Although we speculate that the HLA-A*0201 restricted WT1:126-134 peptide may not be a suitable target epitope for cancer immunotherapy, other investigators have reported preclinical studies suggesting the opposite. One group used a WT1:126-134 reactive TCR they isolated from an HLA-A*0201- donor to genetically modify previously non-reactive T cells (38). Another team used a TCR-like single-chain variable fragment (scFv) antibody specific for the WT1:126-134/HLA-A*0201 complex (39). Both groups demonstrated lysis of the HLA-A*0201+ WT1+ human leukemia cell line BV173 cell line in vitro in comparison to one HLA-A*0201- tumor cell line, Kyo-1 or SKOV3 respectively. The WT1:126-134 reactive TCR we described here induced significant IFNγ secretion in response to the BV173 cell line in two of the three donors evaluated in comparison to the SKOV3 cell line (Figure 2, donors 1 and 3). However, in comparison to multiple other HLA-A*0201- and WT- tumor cell lines, we could not conclude that the observed IFNγ secretion was specific. In the previously reported preclinical studies, the TCR like antibody or T cells expressing the WT1:126-134 reactive TCR inhibited the growth of BV173 in immunodeficient mice compared to mock transduced T cells or lower affinity antibodies. However, it is unclear what effect the TCR or antibody would have had on a WT1- tumor.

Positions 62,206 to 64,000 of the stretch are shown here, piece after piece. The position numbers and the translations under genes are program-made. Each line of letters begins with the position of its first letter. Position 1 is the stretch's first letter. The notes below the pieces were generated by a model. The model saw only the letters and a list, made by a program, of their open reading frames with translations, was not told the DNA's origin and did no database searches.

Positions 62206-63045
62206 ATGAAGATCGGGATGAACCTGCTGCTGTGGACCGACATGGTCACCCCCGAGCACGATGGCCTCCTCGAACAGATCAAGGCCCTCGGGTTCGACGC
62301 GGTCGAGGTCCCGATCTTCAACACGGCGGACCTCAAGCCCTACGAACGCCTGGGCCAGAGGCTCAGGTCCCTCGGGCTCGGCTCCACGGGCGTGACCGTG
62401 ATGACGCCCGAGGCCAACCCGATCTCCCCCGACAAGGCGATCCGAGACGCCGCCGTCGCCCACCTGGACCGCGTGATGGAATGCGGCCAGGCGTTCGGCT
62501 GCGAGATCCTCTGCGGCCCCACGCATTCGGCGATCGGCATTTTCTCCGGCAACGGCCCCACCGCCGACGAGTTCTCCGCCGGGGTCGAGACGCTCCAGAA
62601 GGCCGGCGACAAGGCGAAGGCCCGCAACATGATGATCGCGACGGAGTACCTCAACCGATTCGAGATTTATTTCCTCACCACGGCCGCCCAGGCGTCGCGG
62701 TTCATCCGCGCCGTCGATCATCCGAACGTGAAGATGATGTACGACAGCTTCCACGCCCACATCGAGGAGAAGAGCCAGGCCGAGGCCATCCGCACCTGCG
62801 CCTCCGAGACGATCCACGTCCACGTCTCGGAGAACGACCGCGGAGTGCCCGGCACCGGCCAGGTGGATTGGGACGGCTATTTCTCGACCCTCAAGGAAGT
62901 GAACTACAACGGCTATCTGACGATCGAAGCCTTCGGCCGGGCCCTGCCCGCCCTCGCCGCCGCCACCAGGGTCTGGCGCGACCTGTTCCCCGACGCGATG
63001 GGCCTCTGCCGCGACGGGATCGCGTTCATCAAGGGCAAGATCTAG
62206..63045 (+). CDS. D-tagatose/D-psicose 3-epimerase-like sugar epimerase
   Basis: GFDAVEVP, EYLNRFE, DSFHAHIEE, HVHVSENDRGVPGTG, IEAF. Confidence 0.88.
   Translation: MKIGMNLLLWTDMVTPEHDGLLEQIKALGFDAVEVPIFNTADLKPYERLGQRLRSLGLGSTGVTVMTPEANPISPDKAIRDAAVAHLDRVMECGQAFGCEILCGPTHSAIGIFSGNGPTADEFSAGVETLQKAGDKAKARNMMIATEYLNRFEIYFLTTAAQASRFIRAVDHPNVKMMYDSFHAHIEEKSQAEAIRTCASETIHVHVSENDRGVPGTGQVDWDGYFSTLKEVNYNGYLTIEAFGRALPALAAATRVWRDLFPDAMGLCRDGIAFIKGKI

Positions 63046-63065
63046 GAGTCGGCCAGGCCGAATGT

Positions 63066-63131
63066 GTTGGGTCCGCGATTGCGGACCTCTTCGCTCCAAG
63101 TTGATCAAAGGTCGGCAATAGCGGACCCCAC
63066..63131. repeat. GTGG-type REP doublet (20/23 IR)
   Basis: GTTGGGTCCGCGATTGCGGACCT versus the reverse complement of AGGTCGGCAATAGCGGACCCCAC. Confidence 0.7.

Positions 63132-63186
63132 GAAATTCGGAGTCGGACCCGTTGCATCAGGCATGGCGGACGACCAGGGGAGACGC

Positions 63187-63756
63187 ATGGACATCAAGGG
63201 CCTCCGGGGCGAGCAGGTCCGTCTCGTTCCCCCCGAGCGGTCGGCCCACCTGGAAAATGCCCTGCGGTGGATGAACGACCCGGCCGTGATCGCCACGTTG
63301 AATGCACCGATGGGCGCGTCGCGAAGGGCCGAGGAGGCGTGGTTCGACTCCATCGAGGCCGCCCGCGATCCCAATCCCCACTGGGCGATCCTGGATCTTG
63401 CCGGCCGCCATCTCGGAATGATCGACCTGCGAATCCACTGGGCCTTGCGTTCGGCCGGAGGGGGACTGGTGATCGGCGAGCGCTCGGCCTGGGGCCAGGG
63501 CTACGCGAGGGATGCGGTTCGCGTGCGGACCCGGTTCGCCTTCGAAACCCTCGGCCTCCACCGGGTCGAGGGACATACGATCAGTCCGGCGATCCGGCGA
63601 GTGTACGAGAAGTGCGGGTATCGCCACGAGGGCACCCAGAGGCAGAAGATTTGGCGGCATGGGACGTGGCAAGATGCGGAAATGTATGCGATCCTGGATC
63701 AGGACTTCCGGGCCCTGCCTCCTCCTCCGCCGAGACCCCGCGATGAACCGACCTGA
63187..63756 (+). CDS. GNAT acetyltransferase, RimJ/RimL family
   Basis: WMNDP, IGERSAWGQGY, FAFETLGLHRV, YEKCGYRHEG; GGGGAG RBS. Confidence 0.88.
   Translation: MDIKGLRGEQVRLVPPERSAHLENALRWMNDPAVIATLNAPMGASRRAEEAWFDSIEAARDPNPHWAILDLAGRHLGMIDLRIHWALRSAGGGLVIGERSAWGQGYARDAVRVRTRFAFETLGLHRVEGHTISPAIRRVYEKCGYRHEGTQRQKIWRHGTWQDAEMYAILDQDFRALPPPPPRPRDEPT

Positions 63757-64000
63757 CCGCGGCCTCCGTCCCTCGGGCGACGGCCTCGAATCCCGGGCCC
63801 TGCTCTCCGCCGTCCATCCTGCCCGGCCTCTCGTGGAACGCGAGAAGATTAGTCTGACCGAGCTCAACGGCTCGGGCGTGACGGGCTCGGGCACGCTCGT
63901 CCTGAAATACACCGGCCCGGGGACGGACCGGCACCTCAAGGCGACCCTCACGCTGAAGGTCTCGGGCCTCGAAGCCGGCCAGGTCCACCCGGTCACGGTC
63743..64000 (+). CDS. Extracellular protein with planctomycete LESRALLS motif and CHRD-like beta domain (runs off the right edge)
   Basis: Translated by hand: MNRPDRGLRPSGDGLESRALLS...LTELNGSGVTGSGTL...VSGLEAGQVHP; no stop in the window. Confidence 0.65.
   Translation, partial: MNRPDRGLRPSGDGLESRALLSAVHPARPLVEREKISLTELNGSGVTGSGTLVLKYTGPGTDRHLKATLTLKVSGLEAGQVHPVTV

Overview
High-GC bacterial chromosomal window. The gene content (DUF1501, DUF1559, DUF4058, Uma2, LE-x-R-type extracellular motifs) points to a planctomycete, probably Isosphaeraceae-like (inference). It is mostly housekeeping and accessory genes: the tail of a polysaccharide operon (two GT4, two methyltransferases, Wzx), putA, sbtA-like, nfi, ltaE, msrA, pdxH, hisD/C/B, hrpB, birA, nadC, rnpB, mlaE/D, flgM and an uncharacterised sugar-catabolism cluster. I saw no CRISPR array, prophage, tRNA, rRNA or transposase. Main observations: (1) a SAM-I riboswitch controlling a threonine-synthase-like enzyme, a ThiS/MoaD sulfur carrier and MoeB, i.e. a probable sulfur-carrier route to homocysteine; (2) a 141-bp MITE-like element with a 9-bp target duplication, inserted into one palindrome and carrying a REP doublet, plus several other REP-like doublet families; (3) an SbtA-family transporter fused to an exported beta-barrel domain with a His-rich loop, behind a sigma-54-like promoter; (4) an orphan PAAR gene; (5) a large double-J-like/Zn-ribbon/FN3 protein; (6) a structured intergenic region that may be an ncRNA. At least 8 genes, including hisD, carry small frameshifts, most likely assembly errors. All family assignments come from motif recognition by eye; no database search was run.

In addition to preclinical studies, several investigators have targeted the HLA-A*0201 restricted WT1:126-134 epitope in human clinical trials, some of which are still ongoing. In the previously mentioned clinical trial in which patients with high-risk leukemias were treated with adoptively transferred allogeneic WT1:126-134 reactive T cell clones (23),11 patients were treated, and the authors reported evidence of antileukemic activity in two of them. One patient with advanced progressive disease had a transient response, and a second patient with minimal residual disease at the time of treatment had a prolonged remission. In a recent review article (40), the authors suggested the lack of clinical efficacy in that trial may have been attributed to their inability to consistently generate high avidity WT1 reactive T cell clones. Therefore, they screened >1000 clones from >70 HLA-A*0201+ normal donors, and isolated the TCR with the highest avidity for the HLA-A*0201/WT1:126-134 complex for use in gene therapy trials. They are currently conducting a clinical trial in which patients with high risk or relapsed AML, MDS, or CML are being treated with adoptively transferred T cells genetically modified to express this TCR (Clinicaltrials.gov ID# NCT01640301). They reported preliminary clinical trial results at the 2014 meeting of The American Society of Hematology (abstract 3939) and at the 2015 meeting of The American Association for Cancer Research (abstract SY31-03), but the clinical efficacy of this TCR has yet to be fully elucidated. Another group demonstrated they could consistently isolate T cells reactive with this peptide from multiple donors and that those T cells specifically lysed numerous HLA-A*0202+ WT1+ leukemias and solid tumors in vitro (41). This group is currently conducting two clinical trials in which patients are being treated with allogeneic T cells that have been pre-sensitized with WT1 peptides (Clinicaltrials.gov ID numbers NCT00620633 and NCT01758328) but findings have not yet been reported.